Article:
There is, however, precedent for him to succeed. In 1986, James Baker, the secretary of the Treasury under Ronald Reagan, guided a massive tax revision through Congress. It not only passed with a wide majority but slashed rates and eliminated deductions. Baker, the famed dealmaker who would later become secretary of State, provided tons of details to Congress about what he wanted in the plan. He was even present as the Ways and Means Committee marked up the bill.
Mnuchin almost certainly won't be involved at that level. "This is a different model [than Baker]," says Dave Camp, a former chairman of the House Ways and Means Committee who is now at senior policy adviser at PwC. "It appears the House and Senate will come up with their own bills."
The Treasury secretary is also starting from a weaker position than Baker. In 1984, Reagan won the most lopsided election in American history. One of his promises was to change the tax code, and it still took Baker and his predecessor, Donald Regan, two years to get the bill they wanted. Trump, won by a narrow margin and remains unpopular. He didn't run on rewriting tax laws, and Mnuchin has been given only a few months to pass something viable.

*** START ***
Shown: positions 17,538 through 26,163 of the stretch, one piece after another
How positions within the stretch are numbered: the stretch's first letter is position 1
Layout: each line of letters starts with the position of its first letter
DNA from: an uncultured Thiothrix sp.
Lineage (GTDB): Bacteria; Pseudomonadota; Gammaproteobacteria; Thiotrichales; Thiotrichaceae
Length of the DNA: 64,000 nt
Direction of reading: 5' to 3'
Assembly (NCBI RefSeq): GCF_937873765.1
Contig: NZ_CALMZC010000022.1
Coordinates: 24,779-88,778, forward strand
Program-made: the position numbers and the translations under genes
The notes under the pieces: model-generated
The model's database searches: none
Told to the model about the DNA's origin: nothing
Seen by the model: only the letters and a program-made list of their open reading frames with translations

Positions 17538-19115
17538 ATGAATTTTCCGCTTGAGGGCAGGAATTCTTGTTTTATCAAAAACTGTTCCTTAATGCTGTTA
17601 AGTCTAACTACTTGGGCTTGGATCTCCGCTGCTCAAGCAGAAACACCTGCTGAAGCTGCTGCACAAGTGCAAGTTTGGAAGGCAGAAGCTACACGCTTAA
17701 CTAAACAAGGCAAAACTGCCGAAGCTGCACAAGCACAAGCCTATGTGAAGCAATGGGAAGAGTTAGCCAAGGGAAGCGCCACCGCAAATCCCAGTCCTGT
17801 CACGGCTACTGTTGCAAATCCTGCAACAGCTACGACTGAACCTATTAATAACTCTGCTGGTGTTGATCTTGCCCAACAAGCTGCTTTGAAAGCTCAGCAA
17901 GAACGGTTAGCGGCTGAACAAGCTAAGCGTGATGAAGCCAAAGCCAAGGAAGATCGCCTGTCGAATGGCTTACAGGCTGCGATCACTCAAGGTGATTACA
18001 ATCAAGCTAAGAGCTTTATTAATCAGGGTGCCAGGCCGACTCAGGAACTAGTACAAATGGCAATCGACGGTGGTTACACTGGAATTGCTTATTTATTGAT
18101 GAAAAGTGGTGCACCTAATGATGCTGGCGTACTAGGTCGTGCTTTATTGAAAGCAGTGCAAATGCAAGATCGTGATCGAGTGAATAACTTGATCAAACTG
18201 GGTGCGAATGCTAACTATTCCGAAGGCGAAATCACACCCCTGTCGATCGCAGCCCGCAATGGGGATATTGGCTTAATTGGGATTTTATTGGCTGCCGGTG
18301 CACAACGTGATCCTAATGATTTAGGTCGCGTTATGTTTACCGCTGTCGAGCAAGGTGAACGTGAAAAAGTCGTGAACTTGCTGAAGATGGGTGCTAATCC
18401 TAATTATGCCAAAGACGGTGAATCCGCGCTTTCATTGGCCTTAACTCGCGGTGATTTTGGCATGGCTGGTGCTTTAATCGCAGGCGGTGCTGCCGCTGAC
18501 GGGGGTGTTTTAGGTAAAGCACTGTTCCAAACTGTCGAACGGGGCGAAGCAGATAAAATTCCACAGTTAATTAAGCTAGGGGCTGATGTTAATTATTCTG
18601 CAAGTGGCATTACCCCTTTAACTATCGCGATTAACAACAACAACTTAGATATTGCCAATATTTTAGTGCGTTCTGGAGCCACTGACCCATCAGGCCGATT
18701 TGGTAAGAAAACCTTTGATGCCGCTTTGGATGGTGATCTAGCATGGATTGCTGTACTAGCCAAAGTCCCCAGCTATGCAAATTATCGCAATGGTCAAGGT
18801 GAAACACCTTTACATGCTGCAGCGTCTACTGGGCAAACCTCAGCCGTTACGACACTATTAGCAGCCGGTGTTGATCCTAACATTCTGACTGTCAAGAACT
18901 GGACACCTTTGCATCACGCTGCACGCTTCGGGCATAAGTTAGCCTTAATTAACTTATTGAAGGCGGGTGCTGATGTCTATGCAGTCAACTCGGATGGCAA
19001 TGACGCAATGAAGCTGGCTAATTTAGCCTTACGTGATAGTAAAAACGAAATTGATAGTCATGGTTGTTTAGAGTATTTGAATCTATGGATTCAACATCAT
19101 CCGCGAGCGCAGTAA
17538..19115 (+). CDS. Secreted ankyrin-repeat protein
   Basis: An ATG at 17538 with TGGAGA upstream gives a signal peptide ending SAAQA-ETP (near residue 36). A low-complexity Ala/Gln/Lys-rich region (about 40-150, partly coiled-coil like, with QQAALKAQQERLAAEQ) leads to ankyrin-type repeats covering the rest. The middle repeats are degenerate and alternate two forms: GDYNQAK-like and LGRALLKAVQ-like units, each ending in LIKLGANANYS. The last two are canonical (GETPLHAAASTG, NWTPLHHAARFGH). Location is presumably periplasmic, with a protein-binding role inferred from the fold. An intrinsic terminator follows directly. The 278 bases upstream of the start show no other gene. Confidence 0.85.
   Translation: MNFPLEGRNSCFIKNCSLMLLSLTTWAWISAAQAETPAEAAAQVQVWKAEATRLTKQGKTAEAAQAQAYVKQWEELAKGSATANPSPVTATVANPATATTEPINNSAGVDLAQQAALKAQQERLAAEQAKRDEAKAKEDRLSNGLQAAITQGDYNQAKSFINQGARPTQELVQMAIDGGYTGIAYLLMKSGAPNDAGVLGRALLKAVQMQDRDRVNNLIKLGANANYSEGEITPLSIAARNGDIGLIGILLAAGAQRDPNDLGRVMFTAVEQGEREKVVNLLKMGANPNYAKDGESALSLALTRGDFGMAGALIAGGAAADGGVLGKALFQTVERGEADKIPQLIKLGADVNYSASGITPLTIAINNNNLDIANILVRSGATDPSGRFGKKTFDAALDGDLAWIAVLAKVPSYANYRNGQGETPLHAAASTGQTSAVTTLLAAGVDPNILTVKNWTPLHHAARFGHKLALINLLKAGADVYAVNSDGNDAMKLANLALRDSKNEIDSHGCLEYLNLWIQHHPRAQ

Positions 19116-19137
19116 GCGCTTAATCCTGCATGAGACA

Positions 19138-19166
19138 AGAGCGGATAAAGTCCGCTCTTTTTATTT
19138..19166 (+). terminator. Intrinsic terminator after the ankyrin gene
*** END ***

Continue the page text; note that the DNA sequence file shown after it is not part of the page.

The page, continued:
Another disadvantage for Mnuchin: His tax proposal is a harder sell than Baker's. The 1986 plan cut rates for individuals but largely raised them for businesses. Mnuchin's—at least according to the outline the Trump team and GOP leaders released in September—is brimming with corporate tax cuts. Supporters note that the world economy is far more competitive than it was during the Reagan era, and with the U.S. corporate rate at 35 percent, many companies have relocated abroad or squirreled away money in foreign offices. Lowering corporate rates could help overall economic growth, but it's sure to be less popular. In a recent poll, only 39 percent of respondents said they wanted such a cut. And while Mnuchin's plan does slash individual rates, the biggest breaks go to the very wealthy, while actually raising taxes on the poorest Americans, from 10 to 12 percent. Even Trump was reportedly angry about that, though he later seemed placated when he learned the proposal would double the standard deduction, in part to offset the higher rate.